The papers at Hanslope Park include monthly intelligence reports on the “elimination” of the colonial authority’s enemies in 1950s Malaya; records showing ministers in London were aware of the torture and murder of Mau Mau insurgents in Kenya, including a case of aman said to have been “roasted alive”; and papers detailing the lengths to which the UK went to forcibly remove islanders from Diego Garcia in the Indian Ocean.

However, among the documents are a handful which show that many of the most sensitive papers from Britain’s late colonial era were not hidden away, but simply destroyed. These papers give the instructions for systematic destruction issued in 1961 after Iain Macleod, secretary of state for the colonies, directed that post-independence governments should not get any material that “might embarrass Her Majesty’s government”, that could “embarrass members of the police, military forces, public servants or others eg police informers”, that might compromise intelligence sources, or that might “be used unethically by ministers in the successor government”.

Among the documents that appear to have been destroyed were: records of the abuse of Mau Mau insurgents detained by British colonial authorities, who were tortured and sometimes murdered; reports that may have detailed the alleged massacre of 24 unarmed villagers in Malaya by soldiers of the Scots Guards in 1948; most of the sensitive documents kept by colonial authorities in Aden, where the army’s Intelligence Corps operated a secret torture centre for several years in the 1960s; and every sensitive document kept by the authorities in British Guiana, a colony whose policies were heavily influenced by successive US governments and whose post-independence leader was toppled in a coup orchestrated by the CIA.

The documents that were not destroyed appear to have been kept secret not only to protect the UK’s reputation, but to shield the government from litigation. If the small group of Mau Mau detainees are successful in their legal action, thousands more veterans are expected to follow.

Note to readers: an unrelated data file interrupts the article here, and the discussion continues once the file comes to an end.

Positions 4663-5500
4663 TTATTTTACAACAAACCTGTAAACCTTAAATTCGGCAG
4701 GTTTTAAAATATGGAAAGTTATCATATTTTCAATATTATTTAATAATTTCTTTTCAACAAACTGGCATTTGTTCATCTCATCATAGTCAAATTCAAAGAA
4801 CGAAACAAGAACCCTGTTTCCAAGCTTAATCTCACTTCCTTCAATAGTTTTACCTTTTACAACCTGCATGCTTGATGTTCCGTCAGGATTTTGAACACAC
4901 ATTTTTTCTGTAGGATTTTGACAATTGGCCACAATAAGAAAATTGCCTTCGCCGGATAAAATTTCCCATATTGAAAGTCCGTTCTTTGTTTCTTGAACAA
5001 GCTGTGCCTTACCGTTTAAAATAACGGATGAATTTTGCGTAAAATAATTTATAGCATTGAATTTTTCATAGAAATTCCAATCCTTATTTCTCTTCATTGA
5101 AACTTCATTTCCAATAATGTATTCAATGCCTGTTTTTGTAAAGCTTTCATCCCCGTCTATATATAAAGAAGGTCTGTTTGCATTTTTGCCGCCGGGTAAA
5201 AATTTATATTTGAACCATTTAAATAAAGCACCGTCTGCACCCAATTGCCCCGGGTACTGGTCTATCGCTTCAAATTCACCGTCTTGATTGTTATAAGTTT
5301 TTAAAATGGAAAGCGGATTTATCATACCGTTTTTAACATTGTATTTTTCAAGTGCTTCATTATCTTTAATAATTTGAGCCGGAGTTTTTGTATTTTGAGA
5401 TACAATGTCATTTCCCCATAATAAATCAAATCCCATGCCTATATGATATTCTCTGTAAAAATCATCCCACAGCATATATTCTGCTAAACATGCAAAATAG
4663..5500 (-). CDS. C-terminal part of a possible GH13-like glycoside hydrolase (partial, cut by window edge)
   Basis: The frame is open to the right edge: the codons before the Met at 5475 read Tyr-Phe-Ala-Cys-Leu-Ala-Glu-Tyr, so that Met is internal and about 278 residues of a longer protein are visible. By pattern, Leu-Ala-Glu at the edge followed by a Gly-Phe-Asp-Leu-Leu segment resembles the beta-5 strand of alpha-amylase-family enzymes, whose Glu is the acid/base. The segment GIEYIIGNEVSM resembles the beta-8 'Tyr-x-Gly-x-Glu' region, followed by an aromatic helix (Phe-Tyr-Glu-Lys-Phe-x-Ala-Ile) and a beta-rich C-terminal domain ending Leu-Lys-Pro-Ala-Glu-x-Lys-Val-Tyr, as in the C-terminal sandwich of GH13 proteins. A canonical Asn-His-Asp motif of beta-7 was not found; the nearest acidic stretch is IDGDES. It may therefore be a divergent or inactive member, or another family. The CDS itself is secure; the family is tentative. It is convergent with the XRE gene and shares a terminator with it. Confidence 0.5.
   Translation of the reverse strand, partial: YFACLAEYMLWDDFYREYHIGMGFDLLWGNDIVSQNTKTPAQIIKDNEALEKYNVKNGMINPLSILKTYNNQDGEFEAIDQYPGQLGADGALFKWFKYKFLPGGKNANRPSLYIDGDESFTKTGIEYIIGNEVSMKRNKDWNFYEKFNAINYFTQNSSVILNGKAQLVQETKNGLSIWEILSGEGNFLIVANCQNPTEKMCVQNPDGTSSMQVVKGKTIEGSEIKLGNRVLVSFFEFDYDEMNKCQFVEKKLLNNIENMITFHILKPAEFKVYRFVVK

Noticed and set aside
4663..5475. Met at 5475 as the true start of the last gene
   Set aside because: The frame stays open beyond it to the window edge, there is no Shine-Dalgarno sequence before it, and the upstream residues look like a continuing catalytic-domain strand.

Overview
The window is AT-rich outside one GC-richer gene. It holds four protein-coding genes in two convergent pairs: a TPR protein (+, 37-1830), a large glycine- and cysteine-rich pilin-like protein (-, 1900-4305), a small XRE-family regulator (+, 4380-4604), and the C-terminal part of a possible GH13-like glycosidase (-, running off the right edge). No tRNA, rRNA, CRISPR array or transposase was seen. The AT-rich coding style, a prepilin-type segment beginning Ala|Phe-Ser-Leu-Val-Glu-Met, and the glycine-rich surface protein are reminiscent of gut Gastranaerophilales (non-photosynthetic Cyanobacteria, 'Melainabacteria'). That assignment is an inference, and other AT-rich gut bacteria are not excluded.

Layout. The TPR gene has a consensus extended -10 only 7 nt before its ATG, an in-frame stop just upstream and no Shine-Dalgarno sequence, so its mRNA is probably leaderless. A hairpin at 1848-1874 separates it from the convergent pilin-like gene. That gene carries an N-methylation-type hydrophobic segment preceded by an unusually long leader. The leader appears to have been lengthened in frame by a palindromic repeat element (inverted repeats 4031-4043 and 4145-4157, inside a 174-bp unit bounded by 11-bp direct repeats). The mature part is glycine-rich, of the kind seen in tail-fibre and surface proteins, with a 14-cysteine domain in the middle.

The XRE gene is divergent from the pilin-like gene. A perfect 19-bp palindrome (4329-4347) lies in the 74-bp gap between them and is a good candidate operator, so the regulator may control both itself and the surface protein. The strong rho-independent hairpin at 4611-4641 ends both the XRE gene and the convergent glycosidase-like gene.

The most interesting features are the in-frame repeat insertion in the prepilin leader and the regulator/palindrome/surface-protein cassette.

It is a case that is being closely watched by fFormer Eoka guerillas who were detained by the British in 1950s Cyprus, and possibly by many others who were imprisoned and interrogated between 1946 and 1967, as Britain fought a series of rearguard actions across its rapidly dimishing empire.

The documents show that colonial officials were instructed to separate those papers to be left in place after independence – usually known as “Legacy files” – from those that were to be selected for destruction or removal to the UK. In many colonies, these were described as watch files, and stamped with a red letter W.

The papers at Kew depict a period of mounting anxiety amid fears that some of the incriminating watch files might be leaked. Officials were warned that they would be prosecuted if they took any any paperwork home – and some were. As independence grew closer, large caches of files were removed from colonial ministries to governors’ offices, where new safes were installed.

In Uganda, the process was codenamed Operation Legacy. In Kenya, a vetting process, described as “a thorough purge”, was overseen by colonial Special Branch officers.

Implementation of the purgePhotograph: The National ArchivesClear instructions were issued that no Africans were to be involved: only an individual who was “a servant of the Kenya government who is a British subject of European descent” could participate in the purge.

Colonial paper states that documents should only be seen by British subjectsPhotograph: The National ArchivesPainstaking measures were taken to prevent post-independence governments from learning that the watch files had ever existed. One instruction states: “The legacy files must leave no reference to watch material. Indeed, the very existence of the watch series, though it may be guessed at, should never be revealed.”

When a single watch file was to be removed from a group of legacy files, a “twin file” – or dummy – was to be created to insert in its place. If this was not practicable, the documents were to be removed en masse. There was concern that Macleod’s directions should not be divulged – “there is of course the risk of embarrassment should the circular be compromised” – and officials taking part in the purge were even warned to keep their W stamps in a safe place.